My Soirée With Napoleon, Madame Curie & Other Luminaries

So I was leafing through the New York Times Book Review the other day when I came across this piece about The Dinner Party Writers Dream Of.

This year, our By the Book series of author interviews turned 10 — the feature made its debut in the April 15, 2012, issue, with David Sedaris in the hot seat — so to celebrate, we thought we would throw an end-of-year party. A dinner party, to be precise, since one of our recurring questions almost from the start has been: “You’re organizing a literary dinner party. Which three writers, dead or alive, do you invite?”

By design, the answers favor a certain kind of writer (witty, gregarious, charming, engaged) and, also by design, they tend to reveal a fair amount about the hosts: not only their reading habits but their social lives. “I can’t imagine myself hosting a literary dinner party,” Anne Tyler said in 2015. “What on earth would a bunch of writers talk about? I’d rather just curl up with a sandwich and read some favorite book over again on my own.”

We hear you, Anne. Still, plenty of participants have ventured to imagine what a bunch of writers might talk about, and have assembled their dream guest lists for us. Here are the 20 writers invited most often over the years, along with a sampling of quotes explaining their picks. Bon appétit.

Here are the dining companions most in demand among the glitterati over the past decade.

Seriously? Shakespeare, Baldwin, Twain, Morrison, Austen? Dickens? Tolstoy?  Proust? Outside of Octavia Butler and Sappho, pretty unimaginative dinner parties, all due respect.

Forty years ago I was creative director at a small Boston ad agency among whose clients was a real estate developer looking to convert the Brook House – a 700-unit gated community on the Boston/Brookline border – from apartments to condominiums.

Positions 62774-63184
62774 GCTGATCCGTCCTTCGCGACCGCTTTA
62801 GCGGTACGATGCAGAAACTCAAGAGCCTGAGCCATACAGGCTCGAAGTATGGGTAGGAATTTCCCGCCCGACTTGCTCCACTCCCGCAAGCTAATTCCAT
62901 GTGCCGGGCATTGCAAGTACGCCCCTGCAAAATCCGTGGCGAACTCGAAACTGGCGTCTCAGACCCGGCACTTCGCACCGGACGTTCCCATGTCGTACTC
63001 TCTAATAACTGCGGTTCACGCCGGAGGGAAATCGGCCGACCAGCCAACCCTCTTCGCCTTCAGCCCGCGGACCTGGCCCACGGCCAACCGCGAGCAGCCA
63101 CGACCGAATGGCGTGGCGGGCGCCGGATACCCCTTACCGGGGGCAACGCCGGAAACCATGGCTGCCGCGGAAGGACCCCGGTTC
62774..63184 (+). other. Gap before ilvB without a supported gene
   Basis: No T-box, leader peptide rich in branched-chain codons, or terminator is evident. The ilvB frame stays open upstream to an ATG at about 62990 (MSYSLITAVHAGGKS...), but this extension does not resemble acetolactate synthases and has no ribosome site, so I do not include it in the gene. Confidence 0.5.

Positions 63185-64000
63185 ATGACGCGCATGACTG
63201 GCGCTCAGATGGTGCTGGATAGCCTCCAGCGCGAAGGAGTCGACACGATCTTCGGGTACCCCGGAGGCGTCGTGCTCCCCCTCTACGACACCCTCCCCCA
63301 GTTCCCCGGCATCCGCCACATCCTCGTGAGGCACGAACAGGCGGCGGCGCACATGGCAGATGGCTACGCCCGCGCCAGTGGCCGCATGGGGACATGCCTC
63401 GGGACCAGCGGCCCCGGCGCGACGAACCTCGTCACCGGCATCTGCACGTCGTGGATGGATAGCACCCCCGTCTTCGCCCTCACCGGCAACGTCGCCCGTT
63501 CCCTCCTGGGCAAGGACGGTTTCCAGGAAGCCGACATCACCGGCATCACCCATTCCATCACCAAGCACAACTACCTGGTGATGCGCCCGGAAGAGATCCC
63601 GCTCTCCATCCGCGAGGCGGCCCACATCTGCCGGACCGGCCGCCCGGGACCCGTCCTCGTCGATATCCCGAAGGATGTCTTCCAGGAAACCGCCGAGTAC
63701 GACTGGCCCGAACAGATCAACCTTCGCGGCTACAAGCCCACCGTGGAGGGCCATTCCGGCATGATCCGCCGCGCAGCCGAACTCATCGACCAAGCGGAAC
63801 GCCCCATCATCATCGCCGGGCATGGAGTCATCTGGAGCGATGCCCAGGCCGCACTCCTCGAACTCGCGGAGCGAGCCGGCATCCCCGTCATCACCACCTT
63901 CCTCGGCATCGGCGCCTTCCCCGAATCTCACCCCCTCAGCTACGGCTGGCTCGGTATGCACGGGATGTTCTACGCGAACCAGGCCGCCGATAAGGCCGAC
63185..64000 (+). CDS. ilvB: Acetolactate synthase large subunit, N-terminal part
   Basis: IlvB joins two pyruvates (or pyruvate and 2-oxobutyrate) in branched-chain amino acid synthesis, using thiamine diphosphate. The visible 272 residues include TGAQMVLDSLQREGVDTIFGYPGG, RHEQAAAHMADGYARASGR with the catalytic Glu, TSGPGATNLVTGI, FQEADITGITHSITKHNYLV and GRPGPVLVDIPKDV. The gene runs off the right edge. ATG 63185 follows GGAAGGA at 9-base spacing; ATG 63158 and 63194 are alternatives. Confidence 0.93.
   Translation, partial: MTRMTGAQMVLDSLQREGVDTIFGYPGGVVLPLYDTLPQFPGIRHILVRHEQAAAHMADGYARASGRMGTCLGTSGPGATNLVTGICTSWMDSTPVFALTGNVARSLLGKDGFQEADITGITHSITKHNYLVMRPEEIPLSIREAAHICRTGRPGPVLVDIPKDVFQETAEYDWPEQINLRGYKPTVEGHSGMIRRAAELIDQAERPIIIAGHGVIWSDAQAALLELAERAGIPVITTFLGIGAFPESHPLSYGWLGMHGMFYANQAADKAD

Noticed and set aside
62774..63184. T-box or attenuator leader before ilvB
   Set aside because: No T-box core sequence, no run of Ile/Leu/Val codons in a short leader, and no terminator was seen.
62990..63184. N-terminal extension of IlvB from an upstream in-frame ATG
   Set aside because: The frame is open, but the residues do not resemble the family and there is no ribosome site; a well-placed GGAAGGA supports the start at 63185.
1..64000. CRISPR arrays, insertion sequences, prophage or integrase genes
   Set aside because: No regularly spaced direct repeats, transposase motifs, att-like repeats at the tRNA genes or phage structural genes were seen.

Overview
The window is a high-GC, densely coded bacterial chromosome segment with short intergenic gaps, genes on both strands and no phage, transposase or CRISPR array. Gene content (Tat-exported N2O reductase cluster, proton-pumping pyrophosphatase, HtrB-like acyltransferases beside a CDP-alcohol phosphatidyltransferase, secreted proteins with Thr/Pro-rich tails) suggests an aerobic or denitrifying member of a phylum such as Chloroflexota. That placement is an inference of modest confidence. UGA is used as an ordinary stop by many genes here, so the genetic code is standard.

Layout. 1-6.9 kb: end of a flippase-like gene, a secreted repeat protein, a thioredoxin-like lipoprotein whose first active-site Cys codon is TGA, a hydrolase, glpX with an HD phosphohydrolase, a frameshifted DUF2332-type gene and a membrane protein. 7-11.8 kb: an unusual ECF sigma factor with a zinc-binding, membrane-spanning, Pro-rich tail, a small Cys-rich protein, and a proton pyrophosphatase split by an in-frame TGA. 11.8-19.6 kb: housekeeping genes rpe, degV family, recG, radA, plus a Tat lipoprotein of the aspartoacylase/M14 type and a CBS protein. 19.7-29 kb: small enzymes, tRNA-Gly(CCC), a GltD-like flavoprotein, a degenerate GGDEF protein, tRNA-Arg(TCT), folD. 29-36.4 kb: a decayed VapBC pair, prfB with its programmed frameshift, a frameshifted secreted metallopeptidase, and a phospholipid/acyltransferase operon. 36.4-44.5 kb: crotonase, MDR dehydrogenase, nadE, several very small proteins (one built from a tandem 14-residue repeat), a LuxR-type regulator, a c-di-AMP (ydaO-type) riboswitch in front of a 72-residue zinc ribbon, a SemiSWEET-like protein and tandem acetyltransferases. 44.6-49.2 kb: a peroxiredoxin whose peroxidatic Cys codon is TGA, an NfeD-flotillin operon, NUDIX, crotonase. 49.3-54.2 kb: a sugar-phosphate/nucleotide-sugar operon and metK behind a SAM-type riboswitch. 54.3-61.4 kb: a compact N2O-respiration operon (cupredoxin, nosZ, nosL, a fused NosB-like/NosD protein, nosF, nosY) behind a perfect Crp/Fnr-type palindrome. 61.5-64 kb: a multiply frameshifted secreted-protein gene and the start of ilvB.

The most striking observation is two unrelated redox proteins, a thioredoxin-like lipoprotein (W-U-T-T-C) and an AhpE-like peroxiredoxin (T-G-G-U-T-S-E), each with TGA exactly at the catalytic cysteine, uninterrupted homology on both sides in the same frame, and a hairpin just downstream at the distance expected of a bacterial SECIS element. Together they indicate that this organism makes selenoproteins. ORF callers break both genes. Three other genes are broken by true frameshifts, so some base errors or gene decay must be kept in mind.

The developer told me, “Make something that everyone will be talking about.”

So I decided to host a Soirée for the Ages that would appear as an ad campaign in the real estate pages of the Boston Sunday Globe.

RSVPs came in the form of these teaser ads the first week.

The following Sunday, this full-page ad ran in the Globe.

Here’s a slightly more readable version, for those of you keeping score at home.

I’ve never claimed that my little get-together sold a single condo at the Brook House, but a whole bunch of people did talk about it. Maybe because it wasn’t just a bunch of the usual fantasy dinner-party suspects.

Eat your hearts out, Times glitterati.

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2 Responses to My Soirée With Napoleon, Madame Curie & Other Luminaries

  1. Doug Miller says:

    Wonderful! I agree yours are much better. Now I have to click on your link to remind myself what Brook House is/was. I have been a mere visitor to Boston and Brookline over the years. Maybe it is that thing near Children’s Hospital? Oh, I see. Pond Avenue. I thought that was in JP. On a related topic: have you ever written about the Children’s Garden controversy? For some reason I was reading up on that again a few months ago. I like the connection between the original donor and Sylvia Plath.

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